Rimsky-Korsakov's tenth opera, The Tsar's Bride moves away from the fairytale tableaux-style of opera in which he had triumphed. This is a grand narrative in the Verdian style. That said, the musical language is unmistakably Russian, with a motif (Slava) running like a thread throughout the score. This motto can also be heard in Boris Godunov, Beethoven's second 'Razumovsky' Quartet, and Tchaikovsky's Mazeppa. The score also displays Rimsky's mastery of contrapuntal techniques, and of course his extraordinary use of the orchestra combine to produce a ravishing sound.
The opera, although successful in the early years of the 20th century, and throughout the early SovietRead more period, fell into neglect by mid-century as did most of his stage work. Galina Vishnevskaya, the great Russian soprano did much to restore the fortunes of this masterpiece with her searing interpretations of poor deranged Marfa (the wife of Ivan the Terrible). After noticing a mad woman on the streets of Leningrad after the siege, she wrote 'I was deeply affected by her intensity and the despair of her introverted gaze. It was as if she were trying to recall something, straining to make out, in the depths of a bottomless chasm, something known to her alone.'
- Recording made in 1992
- A 100% Russian feast An all-Russian cast in this very Russian opera of Rimsky-Korsakov, one of the finest Russian opera composers (and still a bit neglected in this field).
- A must for opera fans and everybody with a taste for dramatic, highly romantic and athmospheric music with more then a touch of couleur locale.
- 'The aria is tenderly sung by Ekaterina Kudriavchenko, who handles with great sensitivity this portrayal of a figure familiar from many Russian novels and operas, the suffering heroine. Lyubasha is potently sung by Nina Terentieva, somewhat in the charged manner of another Marfa, that of Mussorgsky's Khovanshchina. She suggests banked fires of passion, sings her unaccompanied song caressingly, and rounds with both dignity and rage on the slimy Bomelius (Vladimir Kudriashov) even as she consents to his advances for the sake of his potions, snarling at him the word "nemets": translated by the libretto as "monster". Gryaznoy's opening aria is also a difficult one, for Rimsky gives him a melodic line that presents him as a character of some sympathy, if we do not know that he is regretting that he is now getting too old for the rapes he used to enjoy so much and is casting his eyes on the innocent Marfa instead of his mistress Lyubasha. Vladislav Verestnikov rightly handles this with a kind of blunt strength that does not give away too much. Later, he suggests an increasing and destructive tension, while also a certain magnificence. Gramophone April 1993 Read less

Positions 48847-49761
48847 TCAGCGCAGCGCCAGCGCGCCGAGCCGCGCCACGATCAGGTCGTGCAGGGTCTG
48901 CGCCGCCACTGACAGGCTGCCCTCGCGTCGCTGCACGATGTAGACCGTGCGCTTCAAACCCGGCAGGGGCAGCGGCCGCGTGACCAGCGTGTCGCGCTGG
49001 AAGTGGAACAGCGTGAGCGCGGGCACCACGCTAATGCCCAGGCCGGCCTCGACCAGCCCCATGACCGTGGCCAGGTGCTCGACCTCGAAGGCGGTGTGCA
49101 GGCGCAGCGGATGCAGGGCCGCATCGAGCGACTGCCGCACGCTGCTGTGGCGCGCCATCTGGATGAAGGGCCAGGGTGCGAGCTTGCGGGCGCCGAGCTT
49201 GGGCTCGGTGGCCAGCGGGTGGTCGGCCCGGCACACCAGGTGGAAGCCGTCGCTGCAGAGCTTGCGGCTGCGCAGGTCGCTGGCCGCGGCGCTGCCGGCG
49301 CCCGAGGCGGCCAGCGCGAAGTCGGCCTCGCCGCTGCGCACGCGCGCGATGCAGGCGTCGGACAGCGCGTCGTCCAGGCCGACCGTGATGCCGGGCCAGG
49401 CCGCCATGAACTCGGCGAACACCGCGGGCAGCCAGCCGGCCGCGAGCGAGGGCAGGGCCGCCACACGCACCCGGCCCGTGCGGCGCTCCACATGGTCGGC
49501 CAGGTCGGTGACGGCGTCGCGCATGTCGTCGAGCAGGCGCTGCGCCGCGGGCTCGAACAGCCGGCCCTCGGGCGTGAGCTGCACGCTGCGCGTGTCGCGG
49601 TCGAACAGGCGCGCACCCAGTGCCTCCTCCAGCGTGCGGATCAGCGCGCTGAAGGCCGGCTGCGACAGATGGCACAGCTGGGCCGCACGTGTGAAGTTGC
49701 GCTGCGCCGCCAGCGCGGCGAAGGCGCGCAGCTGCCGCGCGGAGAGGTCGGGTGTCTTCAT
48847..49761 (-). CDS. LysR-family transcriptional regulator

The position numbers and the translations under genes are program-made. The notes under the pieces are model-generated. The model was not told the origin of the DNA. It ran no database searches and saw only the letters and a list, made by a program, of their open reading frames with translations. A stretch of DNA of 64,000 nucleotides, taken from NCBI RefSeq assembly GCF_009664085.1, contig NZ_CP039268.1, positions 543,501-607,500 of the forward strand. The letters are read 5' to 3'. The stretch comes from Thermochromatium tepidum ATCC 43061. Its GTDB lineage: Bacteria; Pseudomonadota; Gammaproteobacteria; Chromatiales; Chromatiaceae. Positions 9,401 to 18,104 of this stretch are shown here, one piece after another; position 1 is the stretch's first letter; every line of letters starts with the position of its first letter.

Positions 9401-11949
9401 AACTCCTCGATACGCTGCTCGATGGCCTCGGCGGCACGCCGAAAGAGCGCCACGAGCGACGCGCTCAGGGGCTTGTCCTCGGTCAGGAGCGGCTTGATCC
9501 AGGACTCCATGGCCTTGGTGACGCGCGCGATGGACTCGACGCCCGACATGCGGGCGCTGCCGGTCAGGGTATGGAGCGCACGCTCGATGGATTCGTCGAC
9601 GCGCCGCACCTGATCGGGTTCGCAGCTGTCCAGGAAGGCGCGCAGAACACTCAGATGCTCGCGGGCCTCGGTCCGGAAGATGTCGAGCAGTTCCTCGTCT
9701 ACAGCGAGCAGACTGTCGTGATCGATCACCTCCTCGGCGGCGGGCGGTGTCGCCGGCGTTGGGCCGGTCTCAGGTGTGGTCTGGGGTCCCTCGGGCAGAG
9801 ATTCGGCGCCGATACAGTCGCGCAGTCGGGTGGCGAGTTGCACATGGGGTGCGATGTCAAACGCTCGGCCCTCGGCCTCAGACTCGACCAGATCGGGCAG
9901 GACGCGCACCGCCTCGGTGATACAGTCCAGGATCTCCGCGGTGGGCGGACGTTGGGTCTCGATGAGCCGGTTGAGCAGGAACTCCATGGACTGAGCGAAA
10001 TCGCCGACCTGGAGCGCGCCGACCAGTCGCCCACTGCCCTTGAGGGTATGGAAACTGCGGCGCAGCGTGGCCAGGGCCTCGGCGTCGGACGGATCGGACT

Not For EveryoneOctober 12, 2013By Henry S. (Springfield, VA)See All My Reviews"I have listened to a number of Russian operas over the past year or so, and with a few exceptions (e.g.- Tchaikovsky), I have found most to have characteristics which act to distinguish them stylistically and aesthetically from Western European operas. The first and probably most obvious comment is the general nature of Russian opera librettos, which often center around violence, terror, brutality, and a sense of outright thugginess and male chauvinism in dealing with relationships, all of which tend to be treated in a more delicate manner in the majority of Western operas. Secondly, the male casts tend to feature Russian bass voices, which to my ears significantly darken the works' atmospherics. Female roles are often either second tier or use excessive histrionics to express or portray the various female roles. Rimsky-Korsakov's stark, powerfully projected opera The Tsar's Bride is a work which incorporates the above qualities to a noticeable extent. The story line develops from Tsar Ivan the Terrible's search for a bride, and the clear implication is that Ivan gets (and takes) what he wants- even though he is not actually a character in the work. This naturally leads to predictably tragic consequences for the rest of the cast. With regard to the male roles, the conflicts among the characters are so hard-edged and 'in your face' that it almost seemd like they abandoned singing and resorted to screaming in order to make their points - certainly not the sophisticated vocal give and take one would ordinarily expect! Further, the extreme emotional demands on Ekaterina Kudriavchenko as Marfa and Nina Terentieva as Lyubasha resulted in what came across occasionally as uncontrolled hysteria as they vocally developed their tortuous, unforgiving relationship. Brilliant Classics has done a fine job technically with this recording- the sound quality is excellent, the dynamic range is wide, and the orchestral balance effectively supports the cast. The lack of a libretto is an immediate problem, as it (obviously) is sung in Russian. A short synopsis is included, which is adequate to give the listener at least a basic feel for the work. Those dedicated fans of Russian opera will probably take to this recording easily, but for the rest of us, The Tsar's Bride will likely prove something of a challenge. Rimsky-Korsakov did not compose this opera for Western audiences or tastes, but it does merit a listen, despite the general tone of my above comments."Report Abuse
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